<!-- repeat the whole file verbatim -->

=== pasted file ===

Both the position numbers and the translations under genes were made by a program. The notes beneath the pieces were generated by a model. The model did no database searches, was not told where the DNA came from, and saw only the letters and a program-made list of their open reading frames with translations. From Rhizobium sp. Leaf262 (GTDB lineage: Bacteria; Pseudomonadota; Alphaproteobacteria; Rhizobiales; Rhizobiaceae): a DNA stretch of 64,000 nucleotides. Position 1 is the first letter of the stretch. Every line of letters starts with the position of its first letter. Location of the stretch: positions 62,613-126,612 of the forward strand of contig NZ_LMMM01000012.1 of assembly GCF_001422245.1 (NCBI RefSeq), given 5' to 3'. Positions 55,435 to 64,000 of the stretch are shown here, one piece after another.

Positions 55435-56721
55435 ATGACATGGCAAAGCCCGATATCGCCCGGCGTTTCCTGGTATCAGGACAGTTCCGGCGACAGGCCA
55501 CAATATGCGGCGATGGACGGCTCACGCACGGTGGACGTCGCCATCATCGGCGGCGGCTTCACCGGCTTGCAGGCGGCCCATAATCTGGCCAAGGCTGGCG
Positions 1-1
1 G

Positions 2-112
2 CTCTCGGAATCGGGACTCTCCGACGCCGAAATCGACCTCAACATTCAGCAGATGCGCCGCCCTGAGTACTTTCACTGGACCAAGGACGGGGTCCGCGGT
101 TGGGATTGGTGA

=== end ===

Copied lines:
Both the position numbers and the translations under genes were made by a program. The notes beneath the pieces were generated by a model. The model did no database searches, was not told where the DNA came from, and saw only the letters and a program-made list of their open reading frames with translations. From Rhizobium sp. Leaf262 (GTDB lineage: Bacteria; Pseudomonadota; Alphaproteobacteria; Rhizobiales; Rhizobiaceae): a DNA stretch of 64,000 nucleotides. Position 1 is the first letter of the stretch. Every line of letters starts with the position of its first letter. Location of the stretch: positions 62,613-126,612 of the forward strand of contig NZ_LMMM01000012.1 of assembly GCF_001422245.1 (NCBI RefSeq), given 5' to 3'. Positions 55,435 to 64,000 of the stretch are shown here, one piece after another.

Positions 55435-56721
55435 ATGACATGGCAAAGCCCGATATCGCCCGGCGTTTCCTGGTATCAGGACAGTTCCGGCGACAGGCCA
55501 CAATATGCGGCGATGGACGGCTCACGCACGGTGGACGTCGCCATCATCGGCGGCGGCTTCACCGGCTTGCAGGCGGCCCATAATCTGGCCAAGGCTGGCG
Positions 1-1
1 G

Positions 2-112
2 CTCTCGGAATCGGGACTCTCCGACGCCGAAATCGACCTCAACATTCAGCAGATGCGCCGCCCTGAGTACTTTCACTGGACCAAGGACGGGGTCCGCGGT
101 TGGGATTGGTGA